While members typically look to their pastors to help uplift them, sometimes pastors need the same support.
As surprising as it may be, pastors feel unworthy sometimes. They’re human just like everyone else and fall victim to the same kinds of doubts as the rest of the church staff and members.
Pastors shouldn’t feel guilty for feeling unworthy. It will happen to everyone at some point, but recognizing the signs helps you to overcome them.
1. Declining Community
It shouldn’t come as a surprise that membership, especially among millennials, is declining. When a pastor sees the church community gradually declining, it’s depressing. It’s easy to feel like you’re doing something wrong. Pastors feel unworthy since members are leaving instead of bringing in new members. Members leave for a wide variety of reasons (such as moving for a new job), many of which have nothing to do with the pastor. Working on plans to increase membership is the best way to overcome in this situation.
2. Unhappy Members
Pastors know they can’t make every member happy, but that doesn’t stop them from trying. Even when everyone comes together for a common purpose – to worship together – there will still be arguments. Members will dislike others and expect the pastor to take sides and fix everything. It’s easy to feel unworthy when you’re being badgered, but don’t have a perfect solution.
3. Difficulties Running The Church
Churches don’t run on faith alone. It takes money to keep a church open. However, tithing is decreasing or plateauing in 59% of churches. Online giving has increased, but there’s still a decline overall. With financial difficulties, it’s a struggle to run the church the way you want. This leads to pastors feeling unworthy. You may not be prepared to deal with issues like these, but by working with your church family, it’s a struggle that you can overcome.
4. Attempting To Have A Perfect Church
The perfect church doesn’t exist, but it’s hard to tell a pastor that. Every church has its own unique problems. Maybe the building itself needs some work and doesn’t look as impressive as the church a few miles down the road. Trying to make everything perfect just leads to feelings of inadequacy. Since it’s not possible, you feel unworthy. Accepting what you have and working to realistically grow the church is the best approach.
5. Members Who Refuse Change
Change is inevitable if you want your church to grow, but when change means coming up against a brick wall, it’s seemingly impossible. Your members want the church the grow, but they don’t want to make any changes. It’s a common problem and one that makes pastors feel unworthy.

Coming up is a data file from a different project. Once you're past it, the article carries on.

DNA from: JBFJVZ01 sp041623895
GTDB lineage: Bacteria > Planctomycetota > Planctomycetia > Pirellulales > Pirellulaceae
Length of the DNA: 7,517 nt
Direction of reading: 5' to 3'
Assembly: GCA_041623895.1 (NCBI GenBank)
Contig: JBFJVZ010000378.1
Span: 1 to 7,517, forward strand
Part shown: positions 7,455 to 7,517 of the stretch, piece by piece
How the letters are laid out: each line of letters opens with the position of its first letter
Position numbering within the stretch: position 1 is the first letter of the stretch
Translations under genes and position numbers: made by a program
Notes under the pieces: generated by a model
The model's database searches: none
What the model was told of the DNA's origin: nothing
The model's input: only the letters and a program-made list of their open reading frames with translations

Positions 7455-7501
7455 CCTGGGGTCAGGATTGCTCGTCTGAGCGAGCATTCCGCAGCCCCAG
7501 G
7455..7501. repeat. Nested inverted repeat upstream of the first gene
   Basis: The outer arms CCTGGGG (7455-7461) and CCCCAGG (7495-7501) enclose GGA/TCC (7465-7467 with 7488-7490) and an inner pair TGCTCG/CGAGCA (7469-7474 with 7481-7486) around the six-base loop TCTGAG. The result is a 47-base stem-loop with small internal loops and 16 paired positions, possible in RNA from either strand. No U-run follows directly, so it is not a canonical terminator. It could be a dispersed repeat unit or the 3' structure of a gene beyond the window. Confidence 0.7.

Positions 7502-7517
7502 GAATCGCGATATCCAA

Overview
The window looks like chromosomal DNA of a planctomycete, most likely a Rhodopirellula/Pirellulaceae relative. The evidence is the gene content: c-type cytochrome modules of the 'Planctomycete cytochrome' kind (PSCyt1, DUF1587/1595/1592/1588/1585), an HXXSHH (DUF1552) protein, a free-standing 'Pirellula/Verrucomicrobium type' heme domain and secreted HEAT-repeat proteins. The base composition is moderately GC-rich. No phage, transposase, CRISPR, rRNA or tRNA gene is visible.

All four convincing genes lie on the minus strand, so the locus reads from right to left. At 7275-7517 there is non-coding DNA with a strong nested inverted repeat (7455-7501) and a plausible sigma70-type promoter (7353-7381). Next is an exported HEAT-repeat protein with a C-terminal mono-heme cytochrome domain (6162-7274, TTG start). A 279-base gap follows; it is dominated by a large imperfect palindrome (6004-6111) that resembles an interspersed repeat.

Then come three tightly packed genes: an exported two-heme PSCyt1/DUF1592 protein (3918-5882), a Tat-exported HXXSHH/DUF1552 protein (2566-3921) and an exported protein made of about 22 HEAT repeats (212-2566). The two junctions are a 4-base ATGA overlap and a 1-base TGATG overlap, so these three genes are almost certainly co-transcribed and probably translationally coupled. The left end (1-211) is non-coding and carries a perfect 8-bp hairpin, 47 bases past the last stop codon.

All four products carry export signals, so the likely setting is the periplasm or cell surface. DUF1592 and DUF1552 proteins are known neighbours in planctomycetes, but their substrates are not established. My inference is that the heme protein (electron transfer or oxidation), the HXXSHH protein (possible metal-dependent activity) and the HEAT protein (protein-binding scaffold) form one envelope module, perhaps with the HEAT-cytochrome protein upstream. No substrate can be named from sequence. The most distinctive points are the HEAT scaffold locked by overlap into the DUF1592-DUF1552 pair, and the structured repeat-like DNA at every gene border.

Finding the right compromises is difficult and some members may leave, but change is a must to keep the church growing and thriving.
6. Personal Issues
Pastors aren’t immune to personal issues. They have family problems, financial issues and everyday stressors. Yet, pastors often feel like they should be able to rise above these problems easily. After all, they’re supposed to set a positive example. Pastors aren’t perfect. Sometimes when members see that their pastor is having the same problems, they feel a little better themselves.
Instead of feeling unworthy, use your experiences to help your members. If necessary, take some time off to deal with any problems. As with any career, sometimes you need a break to take care of the personal side of your life.
7. Constant Comparisons
Everyone has compared themselves to someone else at some point in their lives. As a pastor, it’s hard not to compare yourself to other pastors. Perhaps a friend you attended seminary school with leads a church with consistent growth and a large number of members. You can’t help but compare your smaller church with dwindling numbers.
Comparisons do nothing but hurt. You’ll always see that someone else seems better than you. But, remember that you likely aren’t seeing the whole picture. That pastor you envied may actually envy you. Only think of how God sees you because it’s His opinion that matters.
If declining membership is making you feel unworthy, consider how a website could help boost membership and engagement.